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Old 05-29-2010, 06:34 PM   #16
Brad O.
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Join Date: Jun 2002
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Quote:
Originally Posted by Anthony View Post
But why stop there? Why not disqualify the entire team if they celebrate too much at the end of a game, and declare the other team the winner?

I'm all for disciplining "taunters" after the fact with fines, suspensions etc. But reversing the entire outcome of a play (or game) is asinine overkill - or, to trot out one of my favorite allegories, it's like William Tell using a cannon to shoot the apple off his son's head.
I mostly agree with you, though this is substantially different than what you initially wrote:
Quote:
Originally Posted by Anthony View Post
If you don't want to get "taunted," play better!
I don't know that I would use the word overkill, but I agree that reversing the outcome of actual plays is the wrong way to go. I do like in-game consequences rather than post-game punishments, though. Fines aren't a realistic solution at the college level (or even the NFL, really). I guess suspensions could work, but that seems like overkill to me. It's also potentially subject to teams working the system. I generally like the way the NFL does things, with a stiff penalty (usually 15 yards) following the play. So a touchdown would stand, but you assess 15 yards on the extra point or the kickoff (opponent's choice).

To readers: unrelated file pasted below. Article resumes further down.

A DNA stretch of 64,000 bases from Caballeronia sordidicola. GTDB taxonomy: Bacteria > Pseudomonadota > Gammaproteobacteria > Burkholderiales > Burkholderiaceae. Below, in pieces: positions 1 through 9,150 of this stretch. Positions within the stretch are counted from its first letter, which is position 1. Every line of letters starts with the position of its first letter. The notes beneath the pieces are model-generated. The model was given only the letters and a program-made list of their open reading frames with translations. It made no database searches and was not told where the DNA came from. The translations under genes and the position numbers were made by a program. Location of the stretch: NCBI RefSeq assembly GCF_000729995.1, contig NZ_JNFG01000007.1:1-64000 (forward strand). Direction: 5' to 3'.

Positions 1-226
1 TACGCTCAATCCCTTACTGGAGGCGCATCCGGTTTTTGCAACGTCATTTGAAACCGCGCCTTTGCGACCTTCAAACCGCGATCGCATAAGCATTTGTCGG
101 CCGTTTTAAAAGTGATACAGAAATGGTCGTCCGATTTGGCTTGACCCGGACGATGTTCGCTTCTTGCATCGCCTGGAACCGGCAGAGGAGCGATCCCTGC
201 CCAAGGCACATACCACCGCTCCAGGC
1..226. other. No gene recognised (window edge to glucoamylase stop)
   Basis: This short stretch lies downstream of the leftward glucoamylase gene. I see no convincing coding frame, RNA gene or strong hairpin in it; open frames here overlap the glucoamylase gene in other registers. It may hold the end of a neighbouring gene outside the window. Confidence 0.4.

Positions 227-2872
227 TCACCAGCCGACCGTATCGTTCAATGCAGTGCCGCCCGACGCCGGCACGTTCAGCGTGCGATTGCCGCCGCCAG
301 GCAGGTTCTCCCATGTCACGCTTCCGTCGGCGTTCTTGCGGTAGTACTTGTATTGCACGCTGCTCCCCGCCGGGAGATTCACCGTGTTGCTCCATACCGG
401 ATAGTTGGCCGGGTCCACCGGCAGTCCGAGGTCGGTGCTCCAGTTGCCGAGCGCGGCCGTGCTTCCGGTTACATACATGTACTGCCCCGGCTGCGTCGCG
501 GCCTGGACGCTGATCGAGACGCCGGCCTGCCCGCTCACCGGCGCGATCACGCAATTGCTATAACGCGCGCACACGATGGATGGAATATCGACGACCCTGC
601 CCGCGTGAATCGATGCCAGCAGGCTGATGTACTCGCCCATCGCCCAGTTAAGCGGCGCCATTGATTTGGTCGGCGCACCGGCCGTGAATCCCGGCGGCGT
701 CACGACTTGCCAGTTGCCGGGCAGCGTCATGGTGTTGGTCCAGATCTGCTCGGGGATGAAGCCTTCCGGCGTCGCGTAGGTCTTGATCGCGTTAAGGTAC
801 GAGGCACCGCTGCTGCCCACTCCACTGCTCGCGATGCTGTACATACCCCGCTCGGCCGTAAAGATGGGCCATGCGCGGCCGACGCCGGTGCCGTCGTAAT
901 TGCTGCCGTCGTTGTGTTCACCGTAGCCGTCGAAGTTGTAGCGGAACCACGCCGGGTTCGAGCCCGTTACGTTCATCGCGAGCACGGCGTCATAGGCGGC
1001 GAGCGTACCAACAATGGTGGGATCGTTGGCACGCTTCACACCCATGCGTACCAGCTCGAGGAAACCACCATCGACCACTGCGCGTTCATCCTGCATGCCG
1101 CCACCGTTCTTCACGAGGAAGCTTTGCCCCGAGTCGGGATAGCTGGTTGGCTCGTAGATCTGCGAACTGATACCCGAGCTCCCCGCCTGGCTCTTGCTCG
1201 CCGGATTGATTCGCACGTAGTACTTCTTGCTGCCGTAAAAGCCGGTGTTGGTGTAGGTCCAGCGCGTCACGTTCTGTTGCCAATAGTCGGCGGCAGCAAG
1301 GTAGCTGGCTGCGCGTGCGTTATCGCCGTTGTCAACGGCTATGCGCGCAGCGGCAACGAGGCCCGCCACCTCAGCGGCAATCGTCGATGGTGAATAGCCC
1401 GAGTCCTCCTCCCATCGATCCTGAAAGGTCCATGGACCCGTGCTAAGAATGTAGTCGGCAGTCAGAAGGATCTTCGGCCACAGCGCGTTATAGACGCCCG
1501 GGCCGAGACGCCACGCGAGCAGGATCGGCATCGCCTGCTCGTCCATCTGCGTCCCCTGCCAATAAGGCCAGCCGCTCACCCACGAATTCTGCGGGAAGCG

I might be willing to go with touchdown reversal, etc., if the rules for what constitutes "taunting" were more clearly defined and evenly enforced. For now, I think a post-play penalty is more appropriate.

Quote:
Originally Posted by Anthony View Post
Some of us need to do what Mr. T. suggested in that Snickers commercial that aired in Britain but was kept off the air by the P.C. Thought Police on this side of the pond:

Get some nuts.
P.C. Thought Police? I think you're confusing censoring of political speech with protective parents and social conservatives who find that sort of language obscene. There's nothing politically correct about avoiding that use of the word "nuts"; it has nothing to do with politics whatsoever. That's Puritanism, not political correctness.

Then again, how can I argue with someone who looks to a Mr. T commercial for wisdom?
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